Peninsula and the Soviet Union in northern Europe. It is the world’s most northerly country,
having one quarter of its land lying north of the Arctic Circle (“Finland--in Pictures” 6). At its
farthest points, the mainland of Finland is 724 miles long and 337 miles wide. Although it has a
total landmass of 130,558 square miles, making it the fifth largest country in Europe, it is also
one of the least populated, with about five million people. Finland also includes the Aland Islands
and about 80,000 other small islands near its coast ("Ilmatieteen Laitos En.").
Finland has four seasons and its climate is temperate. In the summer, Finland is warm
and bright, having its temperatures usually varying between seventy to ninety degrees
Fahrenheit and having almost twenty hours of daylight (“Geography”) North of the Arctic Circle
the midnight sun continuously stays above the horizon. For about seventy days the sun never
goes below the horizon, making it nearly light out all day. There is then about a fifty day “sunset”
in which the sky starts getting dark, followed by a nearly six month period of no sun, called
kaamos, where is it even nighttime at noon (Chung Lee 10). In this season the northern lights
are spectacular, which dance across the sky bringing in many tourists.
In the winter, snow usually covers the country from November to April, varying on which
part of the country you are in. The average temperature this time of year is approximately
twenty-six degrees Fahrenheit and the days are short, usually lasting under six hours (Chung
Spring and Autumn are their transitional seasons. Though, it can be rainy, Finland is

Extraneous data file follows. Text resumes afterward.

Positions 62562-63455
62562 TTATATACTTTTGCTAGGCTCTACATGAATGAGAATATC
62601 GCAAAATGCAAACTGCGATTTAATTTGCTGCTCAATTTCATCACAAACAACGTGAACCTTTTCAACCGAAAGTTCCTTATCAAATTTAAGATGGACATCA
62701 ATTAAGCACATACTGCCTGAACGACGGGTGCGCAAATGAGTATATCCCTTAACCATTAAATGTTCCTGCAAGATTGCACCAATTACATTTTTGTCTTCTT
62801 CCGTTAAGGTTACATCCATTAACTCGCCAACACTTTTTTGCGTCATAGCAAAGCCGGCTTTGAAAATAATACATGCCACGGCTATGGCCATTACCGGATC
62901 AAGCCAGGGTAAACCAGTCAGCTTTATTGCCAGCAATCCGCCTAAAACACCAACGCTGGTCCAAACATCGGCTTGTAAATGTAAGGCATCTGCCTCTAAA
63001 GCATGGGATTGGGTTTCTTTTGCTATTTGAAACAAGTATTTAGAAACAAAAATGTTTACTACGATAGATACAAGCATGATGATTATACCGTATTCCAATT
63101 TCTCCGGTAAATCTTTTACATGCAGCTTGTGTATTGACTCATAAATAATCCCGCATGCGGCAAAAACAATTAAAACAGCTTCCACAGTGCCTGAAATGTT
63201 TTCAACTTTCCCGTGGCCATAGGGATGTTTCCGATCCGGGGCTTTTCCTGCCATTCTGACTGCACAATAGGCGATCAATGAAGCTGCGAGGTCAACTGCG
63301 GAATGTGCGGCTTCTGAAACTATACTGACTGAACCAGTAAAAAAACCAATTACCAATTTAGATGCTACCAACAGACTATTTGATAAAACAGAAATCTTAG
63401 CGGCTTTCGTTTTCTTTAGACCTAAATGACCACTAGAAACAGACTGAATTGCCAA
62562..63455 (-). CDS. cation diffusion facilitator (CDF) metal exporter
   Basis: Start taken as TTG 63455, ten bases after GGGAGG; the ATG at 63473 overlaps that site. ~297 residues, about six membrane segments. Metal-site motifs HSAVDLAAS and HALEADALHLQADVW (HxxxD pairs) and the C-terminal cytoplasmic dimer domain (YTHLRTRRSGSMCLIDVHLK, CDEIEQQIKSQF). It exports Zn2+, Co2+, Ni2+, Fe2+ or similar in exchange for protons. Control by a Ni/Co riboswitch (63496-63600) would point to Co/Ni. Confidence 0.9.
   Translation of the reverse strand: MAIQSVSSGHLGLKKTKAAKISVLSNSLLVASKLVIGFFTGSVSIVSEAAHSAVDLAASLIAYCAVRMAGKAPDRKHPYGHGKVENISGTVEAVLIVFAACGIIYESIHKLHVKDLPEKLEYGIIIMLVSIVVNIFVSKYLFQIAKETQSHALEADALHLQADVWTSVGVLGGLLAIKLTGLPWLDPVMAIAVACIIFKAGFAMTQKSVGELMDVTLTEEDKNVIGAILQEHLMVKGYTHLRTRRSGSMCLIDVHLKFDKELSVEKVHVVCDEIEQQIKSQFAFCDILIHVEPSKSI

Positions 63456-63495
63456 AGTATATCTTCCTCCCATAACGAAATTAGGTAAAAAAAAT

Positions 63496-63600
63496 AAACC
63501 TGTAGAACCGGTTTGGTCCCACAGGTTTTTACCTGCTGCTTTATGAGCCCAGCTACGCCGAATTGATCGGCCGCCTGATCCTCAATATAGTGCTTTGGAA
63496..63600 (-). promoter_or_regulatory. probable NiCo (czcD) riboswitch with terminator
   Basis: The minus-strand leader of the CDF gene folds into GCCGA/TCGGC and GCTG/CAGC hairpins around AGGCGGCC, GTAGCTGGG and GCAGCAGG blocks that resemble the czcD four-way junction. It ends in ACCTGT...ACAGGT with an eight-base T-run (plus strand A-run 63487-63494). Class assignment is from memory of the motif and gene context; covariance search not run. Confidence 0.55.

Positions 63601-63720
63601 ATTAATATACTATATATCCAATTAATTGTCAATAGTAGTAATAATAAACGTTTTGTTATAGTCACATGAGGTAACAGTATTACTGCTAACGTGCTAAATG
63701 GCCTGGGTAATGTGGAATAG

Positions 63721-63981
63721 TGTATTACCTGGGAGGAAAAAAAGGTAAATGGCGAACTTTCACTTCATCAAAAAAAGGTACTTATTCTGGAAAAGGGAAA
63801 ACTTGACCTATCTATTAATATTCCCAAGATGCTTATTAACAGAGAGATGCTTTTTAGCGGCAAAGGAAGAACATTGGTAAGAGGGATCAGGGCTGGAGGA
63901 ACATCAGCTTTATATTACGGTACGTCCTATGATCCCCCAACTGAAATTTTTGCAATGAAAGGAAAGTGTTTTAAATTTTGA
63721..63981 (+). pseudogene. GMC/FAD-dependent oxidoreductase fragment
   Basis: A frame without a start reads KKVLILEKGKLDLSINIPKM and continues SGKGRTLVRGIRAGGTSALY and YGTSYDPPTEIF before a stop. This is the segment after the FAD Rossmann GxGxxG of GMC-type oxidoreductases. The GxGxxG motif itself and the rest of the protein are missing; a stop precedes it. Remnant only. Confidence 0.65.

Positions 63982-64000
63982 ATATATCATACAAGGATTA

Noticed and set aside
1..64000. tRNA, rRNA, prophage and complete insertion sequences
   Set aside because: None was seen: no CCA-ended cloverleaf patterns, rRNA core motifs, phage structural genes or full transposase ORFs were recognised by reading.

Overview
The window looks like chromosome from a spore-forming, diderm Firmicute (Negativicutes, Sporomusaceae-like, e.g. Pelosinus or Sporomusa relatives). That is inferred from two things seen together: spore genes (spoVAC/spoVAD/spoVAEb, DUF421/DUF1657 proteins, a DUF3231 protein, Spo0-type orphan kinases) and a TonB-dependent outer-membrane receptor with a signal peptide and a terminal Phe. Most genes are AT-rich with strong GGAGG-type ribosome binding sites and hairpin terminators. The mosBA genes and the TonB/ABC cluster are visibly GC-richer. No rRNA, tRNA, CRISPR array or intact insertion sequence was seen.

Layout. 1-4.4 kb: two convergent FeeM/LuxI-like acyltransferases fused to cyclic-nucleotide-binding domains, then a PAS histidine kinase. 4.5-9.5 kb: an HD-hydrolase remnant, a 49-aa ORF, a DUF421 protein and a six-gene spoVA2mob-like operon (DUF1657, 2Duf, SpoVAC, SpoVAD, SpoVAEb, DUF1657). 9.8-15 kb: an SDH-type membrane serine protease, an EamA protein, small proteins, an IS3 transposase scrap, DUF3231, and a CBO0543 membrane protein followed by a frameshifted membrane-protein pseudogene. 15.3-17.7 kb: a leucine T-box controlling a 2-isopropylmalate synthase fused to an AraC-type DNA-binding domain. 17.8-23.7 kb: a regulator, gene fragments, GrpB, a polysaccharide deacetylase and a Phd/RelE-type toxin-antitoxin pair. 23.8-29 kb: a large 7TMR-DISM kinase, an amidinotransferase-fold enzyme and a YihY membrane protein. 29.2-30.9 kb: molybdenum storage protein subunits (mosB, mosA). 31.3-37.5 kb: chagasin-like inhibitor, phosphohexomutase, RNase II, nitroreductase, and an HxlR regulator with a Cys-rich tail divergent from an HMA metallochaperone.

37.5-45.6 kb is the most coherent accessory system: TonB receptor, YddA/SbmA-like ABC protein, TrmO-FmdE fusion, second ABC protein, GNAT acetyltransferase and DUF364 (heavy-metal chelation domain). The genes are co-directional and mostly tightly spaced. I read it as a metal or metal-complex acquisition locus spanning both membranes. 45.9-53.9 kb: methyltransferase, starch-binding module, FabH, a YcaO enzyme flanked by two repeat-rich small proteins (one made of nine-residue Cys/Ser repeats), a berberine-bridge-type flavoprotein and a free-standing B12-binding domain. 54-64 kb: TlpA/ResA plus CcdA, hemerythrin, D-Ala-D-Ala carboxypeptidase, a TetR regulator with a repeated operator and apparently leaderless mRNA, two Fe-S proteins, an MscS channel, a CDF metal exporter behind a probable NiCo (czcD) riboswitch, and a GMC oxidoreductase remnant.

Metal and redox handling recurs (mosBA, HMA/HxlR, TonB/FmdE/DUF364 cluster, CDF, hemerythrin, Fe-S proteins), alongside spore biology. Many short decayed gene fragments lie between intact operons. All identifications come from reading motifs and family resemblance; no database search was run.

beautiful during these seasons. During spring, the leaves start to bud, the temperature starts to
get warmer, and migratory birds begin arriving. In Autumn, the days start to darken sooner and
the temperatures start to fall, but it brings with it beautiful colors when the trees start turning
bright yellows, reds, and oranges ("Ilmatieteen Laitos En.").
Evergreen trees cover most of Finland, making it a coniferous forest zone ("Ilmatieteen Laitos
En."). While Norway pines dominate the area just north of the Arctic circle, elms, spruces,
maples, hazels, lindens, and elms grow in the southern part. The country also has many areas
of swampland. Throughout most of the country, bushes grow cloudberries, lingonberries, and
crowberries during the summer. Lichens, shrubs, and mosses cover the hillsides above the tree
lines (“Finland--in Pictures”17).
The first settlers in Finland were said to be the Finno-Ugrain, who settled in about 7000 B.C.
They lived in the southern part of the country and hunted moose and fished for food. After A.D.
800, Vikings came to the mainland of Finland, establishing various trading posts throughout the
mainland of the country and eventually making contact between the Finns and the Byzantine
empire, which was located in what is now Turkey.(“Kruhse”)
In 1157, the Swedish king, King Eric IX, conquered Finland, making it part of the Swedish
kingdom and converted most of its people from worshiping many gods to Christianity (“Kruhse”).
Finland was soon split into two territories due to a war over the land, which lasted until 1351. In
that year, the Russians signed a treaty that gave the Swedish unchallenged control over the
land of Finland for two centuries. After this, many Swedish settlers moved to the southern and
western coasts, soon making the Swedish language popular among the previous settlers in
Finland. In 1362, Sweden gave Finland the right to send representatives to an assembly to elect
Sweden’s monarch, signifying that the Swedish government considered Finland a province of
Sweden rather than a foreign